This is the first episode in the MicroMinutes series on YouTube. MicroMinutes provides science entertainment and education for everyone, especially those with little exposure to classroom microbiology. The primary audience are Nerdfighters and fans of the Vlog Brothers, which means that all a... Read More
A team of molecular biology students at the University of Surrey has created a series of 'artworks' by imprinting mobile phones onto a layer of bacteriological growth media.
Students in the undergraduate Practical and Biomedical Bacteriology class run by Simon Park were encouraged to imprint ... Read More
Do you eat bread? Or drink beer? If so you've probably consumed yeast products from the National Collection of Yeast Cultures.
Yeasts are one of the earliest, if not the earliest, biological tools used by people. Brewers' yeast, Saccharomyces cerivisae, features widely in products we consume... Read More
I was scheduled to deliver a lecture on picornaviruses to a virology class at Yale University this week, but had to cancel at the last minute. I prepared this screencast to make up for my absence.
The Picornaviridae is a family of non-enveloped, positive-strand RNA viruses which contains some... Read More
Lasers are the new DNA. It is called matrix-assisted laser desorption/ionization–time of flight (MALDI-TOF) and it uses mass spectrometry to quickly test for hundreds of different pathogens in a small sample using a single automated device. MALDI-TOF is increasingly being used in clinical micr... Read More
Water is everywhere in the aftermath of Hurricane Sandy – in basements, on the streets and in transit systems – but the one place that flood water is most dangerous is in your body.
ABC News chief health and medical editor Dr. Richard Besser collected floodwater and drinking water in some of th... Read More
Dr. Lenny Tender, research chemist at the Naval Research Laboratory (NRL), has co-invented a microbial fuel cell that persistently generates electrical power in marine environments.The fuel cell draws electricity from the sea floor, creating an interface between the sediment on the bottom of a m... Read More
Since first discovered in 2007 in New York, white-nose syndrome has spread to 16 states, including Virginia and Maryland, and four Canadian provinces. The disease is estimated to have killed over five million hibernating bats. An outbreak of infectious disease among bats on the order of white-no... Read More
Though tiny, marine microbes are one hundred times more abundant in the ocean than there are stars in the galaxy. They play critical roles in converting carbon dioxide to organic matter and in regulating nutrient cycling, Without healthy functioning microbial communities, we would not have any a... Read More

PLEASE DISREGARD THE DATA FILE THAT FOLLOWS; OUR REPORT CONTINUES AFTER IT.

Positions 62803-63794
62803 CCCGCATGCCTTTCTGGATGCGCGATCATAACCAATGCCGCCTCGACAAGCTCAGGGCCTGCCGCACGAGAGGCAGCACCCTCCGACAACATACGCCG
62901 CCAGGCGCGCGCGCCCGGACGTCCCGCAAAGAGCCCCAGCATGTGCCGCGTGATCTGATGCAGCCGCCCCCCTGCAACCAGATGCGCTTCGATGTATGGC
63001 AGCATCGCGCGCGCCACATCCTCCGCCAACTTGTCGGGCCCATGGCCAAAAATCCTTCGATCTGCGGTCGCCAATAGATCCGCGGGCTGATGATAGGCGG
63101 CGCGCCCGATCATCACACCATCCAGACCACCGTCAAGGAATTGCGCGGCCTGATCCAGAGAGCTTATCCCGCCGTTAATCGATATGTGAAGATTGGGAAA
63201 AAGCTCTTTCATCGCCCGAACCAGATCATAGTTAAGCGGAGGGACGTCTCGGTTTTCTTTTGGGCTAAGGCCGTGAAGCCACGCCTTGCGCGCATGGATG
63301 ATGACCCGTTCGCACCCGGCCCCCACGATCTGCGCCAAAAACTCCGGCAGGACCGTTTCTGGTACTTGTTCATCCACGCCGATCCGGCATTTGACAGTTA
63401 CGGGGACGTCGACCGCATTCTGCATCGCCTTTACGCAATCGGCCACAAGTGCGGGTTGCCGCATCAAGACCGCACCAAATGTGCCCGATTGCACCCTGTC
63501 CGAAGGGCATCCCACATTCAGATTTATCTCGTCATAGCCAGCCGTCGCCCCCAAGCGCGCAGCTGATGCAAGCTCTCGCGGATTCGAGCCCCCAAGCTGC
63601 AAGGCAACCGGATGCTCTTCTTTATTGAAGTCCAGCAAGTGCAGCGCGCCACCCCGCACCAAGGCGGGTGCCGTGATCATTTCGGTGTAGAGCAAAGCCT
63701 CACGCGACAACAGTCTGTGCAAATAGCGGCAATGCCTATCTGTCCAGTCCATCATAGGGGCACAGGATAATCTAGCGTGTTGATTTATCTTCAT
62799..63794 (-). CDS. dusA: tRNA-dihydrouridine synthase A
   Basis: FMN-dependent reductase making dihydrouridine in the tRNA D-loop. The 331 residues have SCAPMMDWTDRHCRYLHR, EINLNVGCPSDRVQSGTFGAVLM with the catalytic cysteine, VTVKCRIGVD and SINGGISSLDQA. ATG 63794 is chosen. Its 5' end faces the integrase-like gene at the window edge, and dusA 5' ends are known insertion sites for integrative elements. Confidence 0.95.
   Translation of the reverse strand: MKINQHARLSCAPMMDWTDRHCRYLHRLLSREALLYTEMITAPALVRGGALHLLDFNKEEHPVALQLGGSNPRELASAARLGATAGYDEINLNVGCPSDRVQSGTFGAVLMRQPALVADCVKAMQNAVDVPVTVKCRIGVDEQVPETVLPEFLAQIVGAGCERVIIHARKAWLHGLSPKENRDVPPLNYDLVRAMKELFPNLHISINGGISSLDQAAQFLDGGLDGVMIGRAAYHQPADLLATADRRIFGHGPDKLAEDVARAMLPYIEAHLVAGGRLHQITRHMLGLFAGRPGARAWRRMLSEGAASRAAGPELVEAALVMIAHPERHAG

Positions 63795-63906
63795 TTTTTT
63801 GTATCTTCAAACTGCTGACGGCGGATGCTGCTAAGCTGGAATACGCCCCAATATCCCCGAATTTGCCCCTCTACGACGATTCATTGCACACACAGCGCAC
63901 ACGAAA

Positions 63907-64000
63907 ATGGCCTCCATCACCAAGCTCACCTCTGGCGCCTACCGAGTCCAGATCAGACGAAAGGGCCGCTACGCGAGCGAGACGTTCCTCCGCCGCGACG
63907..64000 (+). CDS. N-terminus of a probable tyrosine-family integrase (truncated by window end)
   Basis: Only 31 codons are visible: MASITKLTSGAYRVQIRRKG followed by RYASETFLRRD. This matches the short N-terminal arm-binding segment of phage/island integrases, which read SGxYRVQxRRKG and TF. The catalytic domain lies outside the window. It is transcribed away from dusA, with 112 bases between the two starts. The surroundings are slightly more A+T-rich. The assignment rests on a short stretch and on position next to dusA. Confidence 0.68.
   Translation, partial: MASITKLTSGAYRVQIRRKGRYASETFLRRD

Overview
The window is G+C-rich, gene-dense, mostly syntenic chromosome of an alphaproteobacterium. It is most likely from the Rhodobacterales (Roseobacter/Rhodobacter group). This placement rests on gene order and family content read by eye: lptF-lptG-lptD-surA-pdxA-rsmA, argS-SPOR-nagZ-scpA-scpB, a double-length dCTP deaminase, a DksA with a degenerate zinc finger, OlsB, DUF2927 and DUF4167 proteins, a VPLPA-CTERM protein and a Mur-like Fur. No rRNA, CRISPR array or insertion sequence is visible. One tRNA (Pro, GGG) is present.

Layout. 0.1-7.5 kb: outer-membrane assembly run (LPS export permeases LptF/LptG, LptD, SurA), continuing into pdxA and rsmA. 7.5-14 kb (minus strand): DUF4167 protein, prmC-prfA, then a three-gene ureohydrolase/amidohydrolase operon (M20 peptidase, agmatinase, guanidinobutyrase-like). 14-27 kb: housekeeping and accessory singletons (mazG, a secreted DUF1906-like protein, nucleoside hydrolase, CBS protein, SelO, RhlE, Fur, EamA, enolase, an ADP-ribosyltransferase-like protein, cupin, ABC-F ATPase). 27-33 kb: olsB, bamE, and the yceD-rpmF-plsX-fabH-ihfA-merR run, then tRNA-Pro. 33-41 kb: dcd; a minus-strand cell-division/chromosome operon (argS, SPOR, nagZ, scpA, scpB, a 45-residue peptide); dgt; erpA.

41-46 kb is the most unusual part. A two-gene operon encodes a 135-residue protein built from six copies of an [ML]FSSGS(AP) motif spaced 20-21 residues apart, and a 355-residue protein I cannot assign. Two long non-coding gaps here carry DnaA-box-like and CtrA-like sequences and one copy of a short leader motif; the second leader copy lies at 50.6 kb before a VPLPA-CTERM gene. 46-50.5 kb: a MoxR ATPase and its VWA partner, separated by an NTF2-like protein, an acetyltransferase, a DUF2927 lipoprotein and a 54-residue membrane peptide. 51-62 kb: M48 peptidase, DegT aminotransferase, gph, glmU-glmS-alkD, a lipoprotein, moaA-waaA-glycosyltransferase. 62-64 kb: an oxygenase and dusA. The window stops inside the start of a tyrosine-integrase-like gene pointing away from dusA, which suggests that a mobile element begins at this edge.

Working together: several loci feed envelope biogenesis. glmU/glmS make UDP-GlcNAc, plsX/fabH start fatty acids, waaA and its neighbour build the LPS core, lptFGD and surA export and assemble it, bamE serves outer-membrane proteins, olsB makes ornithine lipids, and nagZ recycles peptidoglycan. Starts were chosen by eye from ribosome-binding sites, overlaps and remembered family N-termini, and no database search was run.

Vincent, Rich, and Kathy and their guests Clodagh and Ron recorded this episode at the 33rd annual meeting of the American Society for Virology at Colorado State University in Ft. Collins, Colorado.
Researchers at Michigan State University demonstrate how a new virus evolves, shedding light on how easy it can be for diseases to gain dangerous mutations.
Click "source" to view video.
Credit: Michigan State University/Jeremy Polk, National Science Foundation Read More
In two papers to be published in Current Biology, researchers from JIC and The Sainsbury Laboratory on the Norwich Research Park, and Rothamsted Research and the University of York identify genes that help plants interact with microbes in the soil.
Click "source" to read more and view video. Read More
Some strains of nasty bacterial infections, such as MRSA (methicillin-resistant Staphylococcus aureus), come loaded with resistance to antibiotics built right into their genes. But certain infections seem to acquire an ability to persist in the face of drugs that should knock them out—without de... Read More
This video shows you how a Class 1 microbiological safety cabinet works. Read More
On Monday, June 18, 2012, then ASM President Dr. David Hooper gave the annual State of the Society Address to attendees at the 2012 ASM General Meeting in San Francisco, California, outlining the achievements of the Society over the past year. Click below to watch the archived video of this eve... Read More
Ever not felt completely like yourself? There's a good reason for that. Because a large part of you . . . isn't you. Our bodies are home to ten times as many microbes as human cells. We are walking ecosystems, each of us home to thousands of different species on and inside of us. Meet your micro... Read More
David Bhella, Ph.D., MRC Centre for Virus Research, accepts the Peter Wildy Prize for Microbiology Education, awarded annually by the Society for General Microbiology for an outstanding contribution to microbiology education. Read More
Have you ever wondered why mozzarella bubbling and stretching between pizza slices is so different from the earthy flavors of blue-veined gorgonzola? The diversity of cheeses we love are created by encouraging and manipulating the growth of specific microbes. The American Socie... Read More
For decades, scientists have known that deforestation is one of the greatest threats to the biodiversity of the Amazon rainforest, which has the highest number of plant and animal species of any region its size on the planet. Now, scientists have found out that deforestation is a threat to the d... Read More